If you would like to sup­port the mis­sion of Open Cul­ture, con­sid­er mak­ing a dona­tion to our site. It’s hard to rely 100% on ads, and your con­tri­bu­tions will help us con­tin­ue pro­vid­ing the best free cul­tur­al and edu­ca­tion­al mate­ri­als to learn­ers every­where. You can con­tribute through Pay­Pal, Patre­on, and Ven­mo (@openculture). Thanks!

Relat­ed Con­tent:

60 Free Online Math Cours­es

Free Math Text­books

The Math in Good Will Hunt­ing is Easy: How Do You Like Them Apples?

Does Math Objec­tive­ly Exist, or Is It a Human Cre­ation? A New PBS Video Explores a Time­less Ques­tion

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Bernie Sanders Time as an Educational Filmmaker: Watch His Documentary on Socialist Activist Eugene V. Debs (1979)

If you grew up in the Unit­ed States of Amer­i­ca, you’ll remem­ber the name Eugene V. Debs from his­to­ry class. And if you grew up dur­ing a cer­tain era in the Unit­ed States of Amer­i­ca, you might have learned about Debs from Bernie Sanders. Try to recall one of Debs’ speech­es; if you hear it in Sanders’ dis­tinc­tive Brook­lyn accent, you have at some point or anoth­er seen Eugene V. Debs: Trade Union­ist, Social­ist, Rev­o­lu­tion­ary. A film-strip slideshow with an accom­pa­ny­ing audio track, it came out in 1979 as a prod­uct of the Amer­i­can People’s His­tor­i­cal Soci­ety, Sanders’ own pro­duc­tion com­pa­ny.

That ven­ture con­sti­tutes just one chap­ter of a sto­ried life and career, which includes peri­ods as a high-school track star, a folk singer, and the may­or of Burling­ton, Ver­mont. Now that Sanders, junior Unit­ed States Sen­a­tor from Ver­mont since 2007, has pulled ahead in the race for the Demo­c­ra­t­ic nom­i­na­tion in the 2020 pres­i­den­tial elec­tion, peo­ple want to know what he’s all about — and he has long been giv­en, cer­tain­ly by the stan­dards of U.S. politi­cians, to clear and fre­quent expres­sion of what he’s all about. He has made no secret, for exam­ple, of his admi­ra­tion for Debs, a social­ist polit­i­cal activist who five times ran for Pres­i­dent of the Unit­ed States. You can see it come through in Eugene V. Debs: Trade Union­ist, Social­ist, Rev­o­lu­tion­ary, which Jacobin mag­a­zine has recon­struct­ed and made avail­able on Youtube.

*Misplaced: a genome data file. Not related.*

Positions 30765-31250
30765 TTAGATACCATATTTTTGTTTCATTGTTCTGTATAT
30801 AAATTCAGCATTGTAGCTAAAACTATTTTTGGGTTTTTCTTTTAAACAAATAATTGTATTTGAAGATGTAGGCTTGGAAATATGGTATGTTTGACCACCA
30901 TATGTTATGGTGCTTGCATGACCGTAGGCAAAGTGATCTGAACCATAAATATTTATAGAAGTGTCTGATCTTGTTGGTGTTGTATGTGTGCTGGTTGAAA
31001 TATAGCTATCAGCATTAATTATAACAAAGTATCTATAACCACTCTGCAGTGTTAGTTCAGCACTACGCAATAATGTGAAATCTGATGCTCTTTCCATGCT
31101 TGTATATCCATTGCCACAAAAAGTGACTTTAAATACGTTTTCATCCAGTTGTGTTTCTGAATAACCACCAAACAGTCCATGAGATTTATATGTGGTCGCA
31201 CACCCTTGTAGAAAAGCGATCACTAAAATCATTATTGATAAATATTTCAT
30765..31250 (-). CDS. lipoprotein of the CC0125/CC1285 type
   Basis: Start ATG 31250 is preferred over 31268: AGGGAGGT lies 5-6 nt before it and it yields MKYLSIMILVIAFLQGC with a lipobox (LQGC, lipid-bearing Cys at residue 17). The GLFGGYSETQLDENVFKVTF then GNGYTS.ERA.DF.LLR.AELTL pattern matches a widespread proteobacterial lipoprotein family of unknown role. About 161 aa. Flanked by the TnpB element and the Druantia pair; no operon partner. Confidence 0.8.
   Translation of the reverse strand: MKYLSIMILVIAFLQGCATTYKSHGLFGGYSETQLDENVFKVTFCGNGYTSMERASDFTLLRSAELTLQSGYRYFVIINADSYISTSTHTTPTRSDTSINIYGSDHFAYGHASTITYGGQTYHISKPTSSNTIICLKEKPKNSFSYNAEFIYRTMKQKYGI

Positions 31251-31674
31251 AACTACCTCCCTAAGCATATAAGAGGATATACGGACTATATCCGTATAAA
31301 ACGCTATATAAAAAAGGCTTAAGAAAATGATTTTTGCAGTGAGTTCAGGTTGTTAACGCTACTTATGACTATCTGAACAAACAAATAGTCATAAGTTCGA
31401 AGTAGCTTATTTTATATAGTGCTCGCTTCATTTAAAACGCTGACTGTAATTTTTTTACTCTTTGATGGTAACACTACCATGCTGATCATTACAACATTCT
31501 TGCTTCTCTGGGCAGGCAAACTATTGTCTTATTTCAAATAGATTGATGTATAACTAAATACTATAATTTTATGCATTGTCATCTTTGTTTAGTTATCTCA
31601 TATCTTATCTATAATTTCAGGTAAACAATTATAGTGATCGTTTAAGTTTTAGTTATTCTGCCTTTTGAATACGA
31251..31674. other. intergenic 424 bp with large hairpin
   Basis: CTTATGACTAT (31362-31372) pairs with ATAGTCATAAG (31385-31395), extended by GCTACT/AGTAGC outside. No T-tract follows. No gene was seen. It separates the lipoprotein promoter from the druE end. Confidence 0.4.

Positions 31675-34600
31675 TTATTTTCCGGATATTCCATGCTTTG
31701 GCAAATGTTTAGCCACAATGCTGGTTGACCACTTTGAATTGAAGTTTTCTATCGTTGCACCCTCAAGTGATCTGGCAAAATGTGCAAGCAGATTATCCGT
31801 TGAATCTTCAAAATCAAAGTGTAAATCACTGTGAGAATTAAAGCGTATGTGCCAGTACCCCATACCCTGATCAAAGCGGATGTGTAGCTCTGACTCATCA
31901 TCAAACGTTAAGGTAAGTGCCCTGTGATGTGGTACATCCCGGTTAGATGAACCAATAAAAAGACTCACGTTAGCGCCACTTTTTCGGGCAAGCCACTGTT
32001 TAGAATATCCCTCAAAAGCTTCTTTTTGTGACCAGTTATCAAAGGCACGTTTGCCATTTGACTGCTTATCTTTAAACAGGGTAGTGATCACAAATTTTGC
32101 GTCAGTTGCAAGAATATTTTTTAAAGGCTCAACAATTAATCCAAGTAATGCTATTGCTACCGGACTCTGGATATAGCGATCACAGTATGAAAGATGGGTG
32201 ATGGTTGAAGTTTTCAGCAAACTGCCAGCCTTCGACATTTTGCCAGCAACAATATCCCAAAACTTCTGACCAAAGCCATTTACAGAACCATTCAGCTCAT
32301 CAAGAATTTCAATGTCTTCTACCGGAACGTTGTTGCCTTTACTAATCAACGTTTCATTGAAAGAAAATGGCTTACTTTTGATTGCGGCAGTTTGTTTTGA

Hyper­al­ler­gic’s Nathan Smith writes that the doc­u­men­tary frames Debs “as a lost prophet before explain­ing how he end­ed up where he did ide­o­log­i­cal­ly. It opens with Debs’s final pres­i­den­tial cam­paign, con­duct­ed in 1920 from prison. If a mil­lion peo­ple vot­ed for this man while he was behind bars, if more peo­ple went to hear him speak than Pres­i­dent Taft, then how could his­to­ry have for­got­ten him?” Sanders explains Debs’ social­ism “as a response to issues which still res­onate today: the exploita­tion of work­ing peo­ple, seg­re­ga­tion and vio­lent racism, vot­ing rights, and the sup­pres­sion of free speech and dis­sent dur­ing World War I.” More so than see Sanders’ admi­ra­tion for Debs — Jacobin hav­ing had to use visu­als oth­er than the ones on the film strip at the time — you can hear it: as in all the shoe­string pro­duc­tions of the Amer­i­can People’s His­tor­i­cal Soci­ety’s shoe­string pro­duc­tions, Sanders him­self plays the roles of the his­tor­i­cal char­ac­ters involved.

In this case, that means we hear Sanders give Debs’ speech­es, and in cer­tain moments we view­ers of 2020 could eas­i­ly mis­take Debs’ indict­ments of the dis­tri­b­u­tion of wealth, goods, and the means of pro­duc­tion in Amer­i­ca as Sanders’ own. A self-described social­ist, Sanders has in his polit­i­cal career placed him­self in Debs’ tra­di­tion, and hav­ing made a doc­u­men­tary like this more than 40 years ago shores up that image. The Wash­ing­ton Post’s Philip Bump points out that, before becom­ing a U.S. sen­a­tor, Sanders did a cou­ple more act­ing jobs in fea­ture films, once as a man stingy with Hal­loween can­dy and once as a Dodgers-obsessed rab­bi. As much as those roles might have suit­ed his demeanor, it’s safe to say he played Eugene V. Debs with more con­vic­tion.

via Hyper­al­ler­gic

Relat­ed Con­tent:

Bernie Sanders: I Will Be an Arts Pres­i­dent

Spike Lee Inter­views Bernie Sanders: Two Guys from Brook­lyn Talk About Edu­ca­tion, Inequal­i­ty & More

Bernie Sanders Sings “This Land is Your Land” on the Endear­ing­ly Bad Spo­ken Word Album, We Shall Over­come

Allen Ginsberg’s Hand­writ­ten Poem For Bernie Sanders, “Burling­ton Snow” (1986)

Albert Ein­stein Writes the 1949 Essay “Why Social­ism?” and Attempts to Find a Solu­tion to the “Grave Evils of Cap­i­tal­ism”

Based in Seoul, Col­in Mar­shall writes and broad­casts on cities, lan­guage, and cul­ture. His projects include the book The State­less City: a Walk through 21st-Cen­tu­ry Los Ange­les and the video series The City in Cin­e­ma. Fol­low him on Twit­ter at @colinmarshall or on Face­book.